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Centuria Was a far-right militia behind an attack on a Kyiv club?

Armed and uniformed: On its website, Centuria cultivates a martial image (Quelle: (Source: website screenshot) )

This article was originally published in German.

The attack was coordinated, but brief. Above all, it sent a clear message: on Saturday, November 27, 2021, about 20 masked right-wing extremists attempted to storm HVLV, a club in Kyiv. Armed with truncheons and pepper spray, they pushed their way into HVLV’s courtyard. They destroyed furniture in front of the club, which they then used as weapons to try to break windows – sometimes successfully. One attacker lit an explosive device and threw it at the building. According to eyewitnesses, they shouted homophobic and racist slogans like “white power” and “death to LGBT”. Barely three minutes later, the perpetrators fled. These scenes are visible in video recordings from surveillance cameras outside the club. There are indications that members of a far-right militia with links to the Ukrainian army may be behind the attack.

It was still early when the attack happened: at around 6:45 PM, the Berlin-based record label Ecke Records was doing a soundcheck inside; doors weren’t supposed to open until 10:00. Then came a loud bang. The label wrote on Instagram that “broken glass flew through the room, pepper spray came through the broken windows along with rocks”. One bouncer could not see after being attacked with pepper spray, but is supposed to make a recovery. There were no serious injuries.

Attack on the Kyiv club HVLV (Source: YouTube screenshot)

The nearest police station is a few hundred metres from the club. Reached by telephone, the police did not initially take the situation seriously: one club patron was told to call back when she could respond “appropriately”, reported the news site Zaborona. The police only arrived 15 minutes later, after the perpetrators had fled. According to local media, however, ten men were temporarily detained that Saturday evening in connection with the attack.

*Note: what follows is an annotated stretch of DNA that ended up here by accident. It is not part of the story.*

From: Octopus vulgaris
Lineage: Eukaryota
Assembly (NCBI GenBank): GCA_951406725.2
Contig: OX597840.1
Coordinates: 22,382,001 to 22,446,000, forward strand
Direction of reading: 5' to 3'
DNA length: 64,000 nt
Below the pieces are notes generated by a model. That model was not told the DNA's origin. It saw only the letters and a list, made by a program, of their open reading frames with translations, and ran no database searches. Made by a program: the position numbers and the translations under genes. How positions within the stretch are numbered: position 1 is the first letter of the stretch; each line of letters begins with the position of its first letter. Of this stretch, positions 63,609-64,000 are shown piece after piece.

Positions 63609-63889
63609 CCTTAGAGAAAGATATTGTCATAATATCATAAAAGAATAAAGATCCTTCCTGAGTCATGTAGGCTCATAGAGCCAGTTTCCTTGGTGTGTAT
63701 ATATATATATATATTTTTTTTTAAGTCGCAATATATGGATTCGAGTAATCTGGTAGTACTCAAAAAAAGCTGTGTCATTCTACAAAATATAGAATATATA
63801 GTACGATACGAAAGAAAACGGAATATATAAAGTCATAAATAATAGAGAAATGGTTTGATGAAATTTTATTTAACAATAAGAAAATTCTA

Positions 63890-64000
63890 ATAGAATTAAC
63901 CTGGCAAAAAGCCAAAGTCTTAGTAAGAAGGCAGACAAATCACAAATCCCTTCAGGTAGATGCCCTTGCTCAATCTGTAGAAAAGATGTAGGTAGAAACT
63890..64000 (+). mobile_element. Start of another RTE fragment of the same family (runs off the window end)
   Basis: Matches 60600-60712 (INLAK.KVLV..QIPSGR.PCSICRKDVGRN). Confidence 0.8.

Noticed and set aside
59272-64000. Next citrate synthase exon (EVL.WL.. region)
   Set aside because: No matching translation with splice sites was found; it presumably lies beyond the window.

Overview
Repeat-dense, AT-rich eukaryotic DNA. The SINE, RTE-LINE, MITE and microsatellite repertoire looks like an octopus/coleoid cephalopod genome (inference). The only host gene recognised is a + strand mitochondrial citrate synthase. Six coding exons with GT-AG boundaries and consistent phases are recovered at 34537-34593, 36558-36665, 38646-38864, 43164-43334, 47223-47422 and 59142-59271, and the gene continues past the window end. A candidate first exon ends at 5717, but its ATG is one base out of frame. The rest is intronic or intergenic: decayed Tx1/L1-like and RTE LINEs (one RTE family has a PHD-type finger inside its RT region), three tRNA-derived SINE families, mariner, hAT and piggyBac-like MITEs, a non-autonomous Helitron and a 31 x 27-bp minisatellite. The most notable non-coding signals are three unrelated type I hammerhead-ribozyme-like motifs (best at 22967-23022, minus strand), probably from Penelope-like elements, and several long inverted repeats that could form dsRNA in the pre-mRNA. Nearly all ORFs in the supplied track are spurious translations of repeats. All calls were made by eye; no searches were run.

The right-wing extremists not only left debris and broken glass behind, but also their calling card: a sticker with a name and a QR code. The group is called “Centuria” and the code links to their website. On the wall, they spraypainted a Wolfsangel, a neo-Nazi symbol that is used by, among others, the Azov Regiment, a far-right volunteer battalion that is fighting pro-Russian separatists in the Ukrainian conflict (see Belltower.News).

An Instagram photo shows HVLV after the attack (Source: HVLV-Instagram)

Far-right militia

Centuria’s roots are in the National Militia (Natsionalni Druzhyny), which was founded in 2017. It was considered the street vigilante group of the Azov movement. It’s stated goal: to back up the police, which is allowed under Ukrainian law. Along with illegal logging, the militia says it also wants to fight street crime and the drug trade – and has patrolled Ukrainian cities.

However, PR stunts are also part of its strategy: the militia organises torch marches and demonstrations that grab media attention. Members walk around Ukrainian cities in masks and uniforms. Even the police, who the National Militia has ostensibly cooperated with, has sometimes engaged in battle with them: videos show uniformed members attacking police with pepper spray (see: BBC). In January 2018, masked militia members stormed the city hall in Cherkasy and intimidated politicians so that they would vote for a new budget (see: Reuters).